The words on each of these cards have the same meaning. It's the old Japanese saying: After a victory, tighten the cord of your helmet. In other words, don't let the euphoria of victory make you careless. I drew this bike helmet long ago to illustrate a short story a friend wrote about a motorcycle accident, and decided to turn the illustration into an etegami. Then I took it apart and made a new version of it in English. And then I did it again with a different background.

It kind of reminds me of the paper dolls I played with as a child. I remembered this morning that I used to draw and cut out my own paper dolls and design the clothes I would make them wear. Probably lots of children did the same. Maybe my etegami play a similar role for me in my old(er) age. Today I'll put you against a blue background with German words, I say to my image, How would you like that? Am I weird?

Monday, June 9, 2014

collaborative etegami

I have an elderly friend (mid- to late- 80s) who had hoped to finally have time for a hobby after she retired from the workforce. But as soon as she retired, a situation arose in which she had to start keeping house for her daughter and grandson. And I mean she does everything. She says she never has time for herself, except when she is sick or too exhausted to do anything fun. I send her etegami regularly, and each time she sighs with both the pleasure of receiving them, and frustration that she can't pursue a hobby of her own.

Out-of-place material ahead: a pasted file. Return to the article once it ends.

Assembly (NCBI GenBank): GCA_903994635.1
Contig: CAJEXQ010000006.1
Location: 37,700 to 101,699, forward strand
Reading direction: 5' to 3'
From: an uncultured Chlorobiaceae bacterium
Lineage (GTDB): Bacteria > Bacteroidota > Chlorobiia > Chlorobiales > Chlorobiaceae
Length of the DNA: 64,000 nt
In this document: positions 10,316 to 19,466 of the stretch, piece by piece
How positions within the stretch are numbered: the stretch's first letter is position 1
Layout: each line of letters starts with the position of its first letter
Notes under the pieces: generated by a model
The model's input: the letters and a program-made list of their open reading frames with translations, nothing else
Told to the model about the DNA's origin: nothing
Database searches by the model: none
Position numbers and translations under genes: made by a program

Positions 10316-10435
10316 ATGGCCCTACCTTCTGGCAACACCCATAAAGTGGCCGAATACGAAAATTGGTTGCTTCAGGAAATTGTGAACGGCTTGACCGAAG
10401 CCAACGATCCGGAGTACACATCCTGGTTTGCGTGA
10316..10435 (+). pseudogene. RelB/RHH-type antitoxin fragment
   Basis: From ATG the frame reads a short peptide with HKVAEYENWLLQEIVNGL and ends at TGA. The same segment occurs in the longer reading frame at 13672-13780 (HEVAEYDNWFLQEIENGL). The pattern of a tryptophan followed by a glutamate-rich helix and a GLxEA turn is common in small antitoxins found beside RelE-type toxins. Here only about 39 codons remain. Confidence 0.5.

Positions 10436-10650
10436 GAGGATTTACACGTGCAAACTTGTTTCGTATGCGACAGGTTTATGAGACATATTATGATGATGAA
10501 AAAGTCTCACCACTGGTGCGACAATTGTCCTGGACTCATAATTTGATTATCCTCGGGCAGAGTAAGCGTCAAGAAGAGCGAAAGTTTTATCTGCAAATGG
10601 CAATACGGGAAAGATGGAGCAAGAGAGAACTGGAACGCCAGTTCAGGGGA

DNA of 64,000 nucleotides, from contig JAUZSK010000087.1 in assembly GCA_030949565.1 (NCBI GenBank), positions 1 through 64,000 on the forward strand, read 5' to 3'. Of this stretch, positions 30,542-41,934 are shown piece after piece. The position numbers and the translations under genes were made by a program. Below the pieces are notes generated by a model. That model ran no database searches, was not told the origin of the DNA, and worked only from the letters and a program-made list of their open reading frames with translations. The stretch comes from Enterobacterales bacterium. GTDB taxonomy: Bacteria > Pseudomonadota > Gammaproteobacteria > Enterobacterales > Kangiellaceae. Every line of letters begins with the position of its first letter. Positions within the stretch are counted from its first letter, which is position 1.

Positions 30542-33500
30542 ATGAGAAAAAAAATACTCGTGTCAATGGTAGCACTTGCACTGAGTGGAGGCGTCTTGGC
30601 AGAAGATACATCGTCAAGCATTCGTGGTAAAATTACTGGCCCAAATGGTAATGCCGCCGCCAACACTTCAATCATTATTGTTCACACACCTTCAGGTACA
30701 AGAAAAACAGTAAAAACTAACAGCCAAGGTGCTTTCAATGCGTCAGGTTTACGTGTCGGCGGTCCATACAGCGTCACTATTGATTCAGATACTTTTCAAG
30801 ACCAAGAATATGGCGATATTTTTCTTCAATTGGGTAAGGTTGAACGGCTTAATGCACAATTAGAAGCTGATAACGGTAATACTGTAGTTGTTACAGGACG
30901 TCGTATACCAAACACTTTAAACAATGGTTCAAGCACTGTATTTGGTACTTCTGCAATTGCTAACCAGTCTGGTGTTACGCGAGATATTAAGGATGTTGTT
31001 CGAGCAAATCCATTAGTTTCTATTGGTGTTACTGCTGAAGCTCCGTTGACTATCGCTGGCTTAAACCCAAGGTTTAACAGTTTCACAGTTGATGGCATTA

I asked her one day what she would choose to do with her free time if she had any. She said she'd always liked to write. I asked, poetry? prose? calligraphy? She wasn't clear on that, but maybe she wants to do all three. So I suggested we work on some collaborative etegami. I would send her some cards on which I'd painted images, and she could add whatever words she wanted. It would take only a few minutes of her time and very little in the way of tools or space. Neither of us are certain this will work, but I said what do we have to lose by giving it a try?

I told her that if she liked the results, she could use use them for her own purposes, like sending notes to old friends with whom she has long been out of touch. Even if she only has time to do one card a month, it will be something she can be thinking about and looking forward to as she does the housework or when she's lying in bed at night. That's my hope, anyway. She had suggested it would work best for her if I painted seasonal images, so today I painted some baby birds in a nest and a bunch of loquats. These go into the mailbox tomorrow (in an envelope to keep them from getting marked).